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Holden, Blunt tout obscure credit fact

Monday, March 14, 2005 | 12:00 a.m. CST; updated 2:24 p.m. CDT, Sunday, July 20, 2008

JEFFERSON CITY — Bob Holden and Matt Blunt might espouse different political philosophies. But the former Democratic governor and the current Republican one seem to share a penchant for citing an obscure financial fact to try to bolster their political aims.

Holden used to frequently trumpet Missouri’s “Aaa” credit rating while claiming it showed his sound, conservative management of the state’s money. Holden would typically couple that with his call to increase state tax revenues to shore up the budget.

Although he has been in office just two months, Blunt also is now citing the state’s Aaa credit rating — not as a reason to raise revenues, but as justification to cut Medicaid spending.

This past week, Blunt promoted an excerpt from an analysis by Moody’s Investor Service, bestower of the Aaa rating.

“The outlook for Missouri is stable,” the Moody’s report concludes, based on expectations that Missouri’s finances are in line with its budget forecast “and that proposed reductions in spending, such as those proposed by the governor, will be enacted.”

From the details of the report, the governor’s office also plucked this: “Moody’s expects that the state will, in some way, take action to rein in Medicaid funding requirements as part of a broader effort to return to structurally balanced operations.”

The implication from Blunt’s office was that his proposed Medicaid cuts, which consist of a reduction of about $625 million in state and federal spending that would eliminate about 89,000 recipients, are critical to retaining Missouri’s high standing in the financial world.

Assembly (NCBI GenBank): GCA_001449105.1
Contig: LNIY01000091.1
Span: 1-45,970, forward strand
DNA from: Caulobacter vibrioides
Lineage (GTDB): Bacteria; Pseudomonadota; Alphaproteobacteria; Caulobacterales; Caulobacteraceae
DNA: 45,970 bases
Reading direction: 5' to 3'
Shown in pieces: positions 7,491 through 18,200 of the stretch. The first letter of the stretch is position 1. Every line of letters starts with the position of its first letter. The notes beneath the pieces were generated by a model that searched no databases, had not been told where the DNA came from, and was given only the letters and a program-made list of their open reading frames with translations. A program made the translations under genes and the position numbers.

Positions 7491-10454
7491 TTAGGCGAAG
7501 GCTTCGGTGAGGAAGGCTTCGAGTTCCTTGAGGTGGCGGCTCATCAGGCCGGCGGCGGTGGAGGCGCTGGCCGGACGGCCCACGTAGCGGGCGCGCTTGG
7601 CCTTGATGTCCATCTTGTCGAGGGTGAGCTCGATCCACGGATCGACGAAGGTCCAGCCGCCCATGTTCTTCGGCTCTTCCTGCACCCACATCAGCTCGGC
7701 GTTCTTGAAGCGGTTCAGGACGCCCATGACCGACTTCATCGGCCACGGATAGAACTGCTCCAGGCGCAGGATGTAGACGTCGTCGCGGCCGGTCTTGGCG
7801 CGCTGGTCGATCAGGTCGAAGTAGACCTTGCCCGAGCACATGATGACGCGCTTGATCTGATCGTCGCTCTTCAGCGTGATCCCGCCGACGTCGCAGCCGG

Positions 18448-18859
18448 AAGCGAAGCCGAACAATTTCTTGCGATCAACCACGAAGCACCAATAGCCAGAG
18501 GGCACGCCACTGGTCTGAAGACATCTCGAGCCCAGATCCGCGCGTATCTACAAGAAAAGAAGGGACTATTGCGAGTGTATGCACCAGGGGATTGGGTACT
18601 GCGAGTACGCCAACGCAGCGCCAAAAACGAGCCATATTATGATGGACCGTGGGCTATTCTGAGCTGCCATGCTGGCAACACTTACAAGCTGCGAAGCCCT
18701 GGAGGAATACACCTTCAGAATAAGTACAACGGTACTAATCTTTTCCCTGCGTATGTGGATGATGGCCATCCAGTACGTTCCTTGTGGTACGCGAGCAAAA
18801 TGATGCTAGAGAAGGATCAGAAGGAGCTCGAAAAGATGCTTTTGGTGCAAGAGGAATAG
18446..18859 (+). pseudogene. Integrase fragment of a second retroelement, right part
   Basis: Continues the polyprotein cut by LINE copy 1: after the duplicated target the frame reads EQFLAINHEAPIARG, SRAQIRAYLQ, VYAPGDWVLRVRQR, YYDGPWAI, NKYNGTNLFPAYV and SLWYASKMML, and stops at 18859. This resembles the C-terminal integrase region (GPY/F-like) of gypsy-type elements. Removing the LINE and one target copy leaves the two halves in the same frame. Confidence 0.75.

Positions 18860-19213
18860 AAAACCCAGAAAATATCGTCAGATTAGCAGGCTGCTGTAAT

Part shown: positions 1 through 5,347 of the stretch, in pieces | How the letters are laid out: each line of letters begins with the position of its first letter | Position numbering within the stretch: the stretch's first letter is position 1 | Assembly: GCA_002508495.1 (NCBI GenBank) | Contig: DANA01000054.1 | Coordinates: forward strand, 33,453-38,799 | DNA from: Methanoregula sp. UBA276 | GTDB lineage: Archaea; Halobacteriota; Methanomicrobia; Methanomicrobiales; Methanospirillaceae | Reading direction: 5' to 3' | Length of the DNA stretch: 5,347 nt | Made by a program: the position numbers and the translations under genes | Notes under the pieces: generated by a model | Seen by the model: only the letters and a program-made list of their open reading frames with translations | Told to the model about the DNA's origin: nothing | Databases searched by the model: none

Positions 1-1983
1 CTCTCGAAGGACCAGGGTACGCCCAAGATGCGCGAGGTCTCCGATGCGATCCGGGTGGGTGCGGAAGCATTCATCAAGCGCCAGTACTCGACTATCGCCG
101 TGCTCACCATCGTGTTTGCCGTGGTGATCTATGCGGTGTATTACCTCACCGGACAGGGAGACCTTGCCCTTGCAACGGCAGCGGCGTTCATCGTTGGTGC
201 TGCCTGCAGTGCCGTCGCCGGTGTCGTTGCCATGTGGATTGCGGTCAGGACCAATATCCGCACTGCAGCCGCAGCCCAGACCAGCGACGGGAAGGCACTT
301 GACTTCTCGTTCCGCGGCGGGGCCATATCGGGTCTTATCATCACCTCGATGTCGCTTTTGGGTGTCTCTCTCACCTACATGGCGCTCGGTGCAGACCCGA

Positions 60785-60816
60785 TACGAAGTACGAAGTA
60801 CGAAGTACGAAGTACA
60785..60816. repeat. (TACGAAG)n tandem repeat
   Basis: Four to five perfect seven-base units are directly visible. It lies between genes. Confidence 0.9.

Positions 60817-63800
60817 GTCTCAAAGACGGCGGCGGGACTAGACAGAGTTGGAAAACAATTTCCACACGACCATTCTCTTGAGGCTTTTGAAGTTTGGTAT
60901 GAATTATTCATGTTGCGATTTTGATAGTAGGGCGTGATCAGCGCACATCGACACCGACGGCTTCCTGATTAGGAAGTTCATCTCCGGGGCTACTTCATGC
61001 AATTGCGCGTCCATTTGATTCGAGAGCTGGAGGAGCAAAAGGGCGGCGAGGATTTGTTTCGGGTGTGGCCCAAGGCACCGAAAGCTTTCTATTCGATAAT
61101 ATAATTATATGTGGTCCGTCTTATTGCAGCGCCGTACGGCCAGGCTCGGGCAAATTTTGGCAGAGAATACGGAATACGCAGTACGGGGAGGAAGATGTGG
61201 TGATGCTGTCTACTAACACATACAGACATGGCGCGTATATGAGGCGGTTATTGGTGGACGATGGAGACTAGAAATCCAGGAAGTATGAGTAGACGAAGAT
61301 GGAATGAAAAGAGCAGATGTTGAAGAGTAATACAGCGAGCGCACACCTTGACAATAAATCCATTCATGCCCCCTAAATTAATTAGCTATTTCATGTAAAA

That begs a few questions: Is this really true? And so what?

As to the veracity, the Moody’s analyst who wrote the report said in an interview that Medicaid growth, which is outpacing revenue gains, does pose Missouri’s biggest financial challenge. But Ted Hampton ranked as the state’s second-biggest challenge the political opposition to tax increases coupled with constitutional provisions capping revenue growth and requiring statewide votes for tax increases.

Blunt made no mention of that in touting the report.

In essence, the report suggests that Blunt is both solving and contributing to the state’s financial challenges by proposing Medicaid cuts yet opposing tax increases.

“It’s not that we’re saying we want to see a lot of tax increases, but if a state ties its hands that way, there can be ramifications down the road if times get tough,” Hampton said. “Missouri has managed to maintain its Aaa because it’s been able to do more on the expenditure management side, even though things may have been difficult on the revenue side.”

So why does the good credit rating matter?

A good credit report can result in lower interest rates on state bonds, just as it can help a family get a lower interest rate on a home mortgage.

Missouri is one of just six states receiving Moody’s top Aaa rating for general obligation bonds; the others are Delaware, Georgia, Maryland, South Carolina and Virginia. Most states are two notches lower, at “Aa2” ratings, Hampton said.

Based on market conditions, the difference between an Aaa and an Aa2 credit rating for states is about 1 percentage point of interest, said Austin Tobin, president of Southbury, Conn.-based Delphis Hanover Corp., which tracks municipal bond interest rates. So a 1 percentage point difference on hundreds of millions of dollars of bonds can quickly result in multimillion-dollar savings for the state.

Like any household or business leader, governors have several hats to wear. They must market the state’s economic climate to businesses, market their policy proposals to legislators and market themselves to the voters.

A good credit rating could help market the state to businesses considering whether to invest in Missouri. But governors are mistaken if they think the Aaa credit rating helps sell themselves, or their proposals, to the voters, said George Connor, a political scientist at Southwest Missouri State University.

“It doesn’t resonate to the average voter,” Connor said. “In terms of the bond issue, I think nobody cares.”

The lesson for politicians trying to reach voters: Rather than talking about the Aaa, it’s better to talk about the ABCs of education or the 123s of taxes and spending.


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